It was at the Last Supper, when our Blessed Lord was about to give His life for the world, and had taken the form of a servant, and washed their feet, and after saying that one of them should betray Him, it is added, And there was also a strife among them, which of them should be accounted the greatest.  For though their Lord had admitted some of them to the privilege of being nearer to Himself, yet He had not set anyone as chief above the rest.  It was indeed a strange time to be thinking of preeminence when their Lord was about to die, and one of them about to betray and the others to desert Him: but it shows how unnatural at all times is ambition among Christians.  And He said unto them, with the same meekness and forbearance that He had always taught them on this subject, The kings of the Gentiles exercise lordship over them; and they that exercise authority are called benefactors.  This is one of their titles of honour among the Gentiles, "the benefactor ;" they seek the praise of men, wishing to be considered “fathers" and "friends" to mankind: but He, Who emptied Himself of His glory for our sakes, hath established a higher law of true greatness.  With regard to the chief places in His kingdom now on earth, eminent in wealth and station, a good man will shrink from them, from fear of temptation and a sense of unworthiness before God; he that does not, though he may procure the good opinion of the world, yet the power of Christ, the secret of God, is not with him; he may have many goodly pearls, but the pearl of great price is not his; he knows not the treasure hid in a field: he enters not into the joy of his Lord.  The only joy mentioned of Christ was because the Father had revealed wisdom unto babes: “the joy set before Him for which He endured the Cross,” was the joy of saving others; He had no joy but the joy of Love, for which He humbled Himself; such joy in ransomed and repenting souls as angels learn from His countenance: so that, following His steps; St. Paul could say, "What is our joy, or crown of rejoicing? are not ye in the presence of our Lord at His coming?"  This joy in saving souls, from the love of God, is not compatible with the love of this world and the desire of pre-eminence.  But ye shall not be so, says our Lord; but he that is greatest among you, let him be as the younger; and he that is chief, as he that doth serve. For whether is greater, he that sitteth at meat, or he that serveth? is not he that sitteth at meat? but I am among you as he that serveth. When just before He had girded Himself as a slave and washed their feet, He said, "What I do Thou knowest not now, but Thou shalt know hereafter." And much as He had taught them by His example, by His words of lowliness, and by many touching incidents, nothing but His Cross on the following day could give power to it all. That alone showed the nature of that washing which we all  need, and the spirit with which it must be accompanied—that likeness to the Son of Man in which the strength of good men consists.


But when our Blessed Saviour had occasion to reprove His disciples, He did so with great gentleness and forbearance; while He lamented their infirmities, His love still dwelt on every proof of their fidelity; and He does not now say, as the occasion might to us appear to warrant, Ye are they over whom I have so tenderly watched, and who are now about to forsake Me; but He adds, Ye are they which have continued with Me in My temptations.  He passes over the evil, and sees nothing but the good; He had chosen them, had enlightened them by His doctrine, had strengthened them by His miracles; all the good they had was from Himself; yet even this He attributes unto them, rewards them for it, and admits them to share with Him His own inheritance.  And I appoint unto you a kingdom, as My Father hath appointed unto Me,—in His own humiliations, which they shall share with Him, God hath unspeakably exalted then,—that ye may eat and drink at My table in My kingdom, and sit on thrones, judging the twelve tribes of Israel; shall sit "at My table" i.e. shall enter into My joy; shall "sit on thrones," i.e. shall partake of My glory; as in another place, He shall “sit with Me in My throne, even as I am set down with My Father in His throne.” [Rev. iii. 21.]  All which seems to speak of that mysterious union with Himself, “As Thou, Father, art in Me, and I in Thee, that they also may be one in Us: that the world may believe that Thou hast sent Me.  And the glory which Thou gavest Me I have given them; that they may be one, even as We are One." [John xvii. 21, 22.]  And thus, though it be true that our Lord Himself is the one and only foundation, yet in some sense also there are twelve foundations, and in them are written the names of the twelve Apostles of the Lamb.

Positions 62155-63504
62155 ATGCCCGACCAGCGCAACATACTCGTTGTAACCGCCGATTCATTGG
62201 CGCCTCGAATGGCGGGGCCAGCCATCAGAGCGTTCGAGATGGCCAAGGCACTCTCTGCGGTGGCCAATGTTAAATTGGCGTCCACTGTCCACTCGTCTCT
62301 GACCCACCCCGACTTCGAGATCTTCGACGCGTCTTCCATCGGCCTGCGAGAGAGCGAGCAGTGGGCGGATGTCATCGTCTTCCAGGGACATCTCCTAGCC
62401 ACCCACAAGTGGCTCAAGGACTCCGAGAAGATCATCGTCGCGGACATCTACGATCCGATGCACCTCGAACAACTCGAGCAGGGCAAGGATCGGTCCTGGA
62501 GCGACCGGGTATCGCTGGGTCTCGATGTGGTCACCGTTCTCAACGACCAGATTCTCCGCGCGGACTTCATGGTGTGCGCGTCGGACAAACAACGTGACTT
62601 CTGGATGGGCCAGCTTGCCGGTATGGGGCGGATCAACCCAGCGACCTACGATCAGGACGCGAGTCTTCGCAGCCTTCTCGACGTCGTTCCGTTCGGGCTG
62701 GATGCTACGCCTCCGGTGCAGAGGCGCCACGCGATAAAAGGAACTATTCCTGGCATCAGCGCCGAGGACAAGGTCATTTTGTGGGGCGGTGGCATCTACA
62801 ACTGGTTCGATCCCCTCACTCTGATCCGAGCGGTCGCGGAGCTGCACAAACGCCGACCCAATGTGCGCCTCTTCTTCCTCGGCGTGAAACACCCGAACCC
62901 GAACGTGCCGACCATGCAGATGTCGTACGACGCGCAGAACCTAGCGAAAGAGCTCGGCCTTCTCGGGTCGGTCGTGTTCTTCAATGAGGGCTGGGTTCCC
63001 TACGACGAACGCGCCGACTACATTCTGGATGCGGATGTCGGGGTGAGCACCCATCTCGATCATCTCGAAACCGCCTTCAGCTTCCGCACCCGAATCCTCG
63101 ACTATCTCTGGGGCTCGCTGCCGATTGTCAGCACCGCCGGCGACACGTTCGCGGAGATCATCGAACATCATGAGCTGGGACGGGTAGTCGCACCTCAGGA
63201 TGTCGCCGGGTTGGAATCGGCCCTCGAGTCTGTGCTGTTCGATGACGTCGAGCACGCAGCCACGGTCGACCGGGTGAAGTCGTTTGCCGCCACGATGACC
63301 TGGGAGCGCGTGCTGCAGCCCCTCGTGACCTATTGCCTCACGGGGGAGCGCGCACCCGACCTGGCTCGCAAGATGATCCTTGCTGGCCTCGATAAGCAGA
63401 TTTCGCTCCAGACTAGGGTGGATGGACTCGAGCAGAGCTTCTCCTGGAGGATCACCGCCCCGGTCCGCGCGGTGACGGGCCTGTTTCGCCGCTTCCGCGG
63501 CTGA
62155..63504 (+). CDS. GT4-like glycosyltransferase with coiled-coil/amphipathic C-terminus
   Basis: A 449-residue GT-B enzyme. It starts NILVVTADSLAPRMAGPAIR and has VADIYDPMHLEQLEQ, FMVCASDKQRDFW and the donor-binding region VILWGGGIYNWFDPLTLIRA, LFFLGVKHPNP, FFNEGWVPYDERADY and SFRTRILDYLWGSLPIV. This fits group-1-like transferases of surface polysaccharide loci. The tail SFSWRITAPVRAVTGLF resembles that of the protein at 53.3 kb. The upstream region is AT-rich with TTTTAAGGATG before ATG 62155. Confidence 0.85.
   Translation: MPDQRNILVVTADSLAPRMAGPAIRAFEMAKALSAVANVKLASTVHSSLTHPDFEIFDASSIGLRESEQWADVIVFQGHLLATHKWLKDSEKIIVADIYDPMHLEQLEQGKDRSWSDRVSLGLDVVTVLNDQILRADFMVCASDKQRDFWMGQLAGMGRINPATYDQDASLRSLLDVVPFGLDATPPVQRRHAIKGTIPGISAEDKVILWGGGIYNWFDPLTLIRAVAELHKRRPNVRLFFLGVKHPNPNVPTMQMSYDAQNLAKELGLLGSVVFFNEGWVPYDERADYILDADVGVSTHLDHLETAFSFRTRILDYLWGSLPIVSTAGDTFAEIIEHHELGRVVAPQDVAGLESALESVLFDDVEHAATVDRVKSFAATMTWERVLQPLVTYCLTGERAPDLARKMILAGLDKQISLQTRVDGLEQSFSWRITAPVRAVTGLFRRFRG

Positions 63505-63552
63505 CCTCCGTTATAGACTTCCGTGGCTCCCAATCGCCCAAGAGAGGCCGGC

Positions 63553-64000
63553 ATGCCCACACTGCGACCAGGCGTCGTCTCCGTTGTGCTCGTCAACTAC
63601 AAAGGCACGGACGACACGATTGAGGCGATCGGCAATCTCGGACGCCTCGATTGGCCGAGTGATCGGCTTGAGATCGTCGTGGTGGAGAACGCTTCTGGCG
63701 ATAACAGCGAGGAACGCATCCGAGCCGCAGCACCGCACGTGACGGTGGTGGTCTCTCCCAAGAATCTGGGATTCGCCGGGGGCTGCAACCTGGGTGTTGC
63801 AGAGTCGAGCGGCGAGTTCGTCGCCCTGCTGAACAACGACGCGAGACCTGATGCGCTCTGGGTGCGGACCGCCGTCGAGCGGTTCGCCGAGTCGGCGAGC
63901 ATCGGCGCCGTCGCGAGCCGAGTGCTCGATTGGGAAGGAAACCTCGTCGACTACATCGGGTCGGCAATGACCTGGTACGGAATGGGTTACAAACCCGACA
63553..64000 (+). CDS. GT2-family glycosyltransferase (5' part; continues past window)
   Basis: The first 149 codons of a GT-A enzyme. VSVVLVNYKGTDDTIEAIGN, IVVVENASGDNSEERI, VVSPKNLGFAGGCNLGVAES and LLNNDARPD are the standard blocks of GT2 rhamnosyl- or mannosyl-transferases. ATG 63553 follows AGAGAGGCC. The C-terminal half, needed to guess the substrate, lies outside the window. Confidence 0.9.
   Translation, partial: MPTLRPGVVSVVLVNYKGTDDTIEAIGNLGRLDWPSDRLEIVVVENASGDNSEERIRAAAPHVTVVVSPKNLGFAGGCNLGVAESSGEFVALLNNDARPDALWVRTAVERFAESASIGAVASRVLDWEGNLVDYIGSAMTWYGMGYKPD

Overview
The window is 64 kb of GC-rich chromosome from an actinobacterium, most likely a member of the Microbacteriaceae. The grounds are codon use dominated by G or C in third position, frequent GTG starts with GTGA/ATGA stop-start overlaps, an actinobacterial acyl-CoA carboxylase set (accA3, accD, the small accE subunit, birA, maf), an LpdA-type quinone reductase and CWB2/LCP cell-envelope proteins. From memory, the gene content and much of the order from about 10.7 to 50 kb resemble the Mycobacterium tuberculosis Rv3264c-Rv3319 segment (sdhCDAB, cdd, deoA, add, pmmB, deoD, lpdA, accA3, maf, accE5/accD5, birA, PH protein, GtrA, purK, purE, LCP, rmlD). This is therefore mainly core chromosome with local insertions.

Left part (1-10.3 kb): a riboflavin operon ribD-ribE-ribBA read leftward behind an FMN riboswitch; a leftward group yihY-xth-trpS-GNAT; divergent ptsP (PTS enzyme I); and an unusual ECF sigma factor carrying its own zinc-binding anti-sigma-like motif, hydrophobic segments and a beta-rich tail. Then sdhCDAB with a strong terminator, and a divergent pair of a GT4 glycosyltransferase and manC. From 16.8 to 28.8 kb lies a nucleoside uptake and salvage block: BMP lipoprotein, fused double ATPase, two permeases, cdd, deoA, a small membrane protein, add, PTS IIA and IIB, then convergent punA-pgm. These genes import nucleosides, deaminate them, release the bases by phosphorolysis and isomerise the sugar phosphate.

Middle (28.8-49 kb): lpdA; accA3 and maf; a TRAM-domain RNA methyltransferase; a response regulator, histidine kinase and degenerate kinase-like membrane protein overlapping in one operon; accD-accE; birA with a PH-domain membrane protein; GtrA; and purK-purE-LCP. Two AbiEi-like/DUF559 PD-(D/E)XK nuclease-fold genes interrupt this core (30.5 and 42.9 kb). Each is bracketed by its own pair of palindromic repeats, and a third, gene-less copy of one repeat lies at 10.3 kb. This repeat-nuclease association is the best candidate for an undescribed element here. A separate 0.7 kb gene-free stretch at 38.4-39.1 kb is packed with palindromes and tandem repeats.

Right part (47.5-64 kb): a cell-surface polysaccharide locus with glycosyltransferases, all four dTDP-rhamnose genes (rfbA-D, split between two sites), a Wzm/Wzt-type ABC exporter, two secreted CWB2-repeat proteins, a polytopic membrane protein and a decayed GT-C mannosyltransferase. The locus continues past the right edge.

And now, Christian brethren, what is all this to us? no doubt much, even as much as it was to them; first of all, it notes the unspeakable privileges of this Apostolic union, and, secondly, that lowliness of heart on which that union and those privileges will depend.  At this time, indeed, this Apostolic union of the Church is very much impaired and broken, and with it is to be feared our union with each other, our union with Christ and with God the Father.  And the serious question is how we may keep what remains, or what we can do towards the restoration of it.  There can be no doubt but that this union has become thus broken on account of the pride and selfishness of men, working in various ways; and that we can only recover it by humility.  I do not mean that anyone of us can do anything towards restoring the robe of Christ, now so outwardly rent and torn throughout the world: this must be God's own doing.  But I mean, How can we preserve inwardly, each for himself in his own station, that Apostolic fellowship, and derive through it this blessed union with Christ and God?  It is through humility that the peace of God watches over and keeps the heart in that love. 


With the lowly is wisdom; humility is the nurse of filial obedience; everyone owes something like filial respect to that form of Christianity in which, by God's providence, he has been brought up.  He will look upon all things connected with it with some degree of partiality, of the same kind as he would on his own parents, king, and country.  Now if by God's grace he should become more enlightened, he will be able to add to this faith; to improve it if imperfect, to correct it if erroneous; but yet in all this he will still preserve a sort of dutiful, filial preference to that faith in which he has been from childhood reared; bound by the cord of old associations, whereby he has learnt to love God, he will not rudely or rashly disturb them; he will build up in all meekness and reverence, waiting upon God, with humble confidence that if anything be lacking in his faith God will reveal even this unto him.  


Since then this habit of mind is so connected with a reverential trust in God, it cannot be doubted but that God will preserve such unharmed in things essential to salvation, and reveal to them, if need be, any higher and more perfect way; and moreover, what is a strong ground of consolation for such meek tempers, if they should be wrong, God will not be severe in imputing to them such deficiencies or errors in their faith, as have arisen from those circumstances of life in which He has placed them; whereas if they had ventured to judge for themselves in such matters, the whole weight of that responsibility would have rested on themselves.  On subjects of such moment we may be sure that the path of humility is the path of safety.  And, blessed be God! it is thus that He reveals to the meek what He hides from the wise and prudent.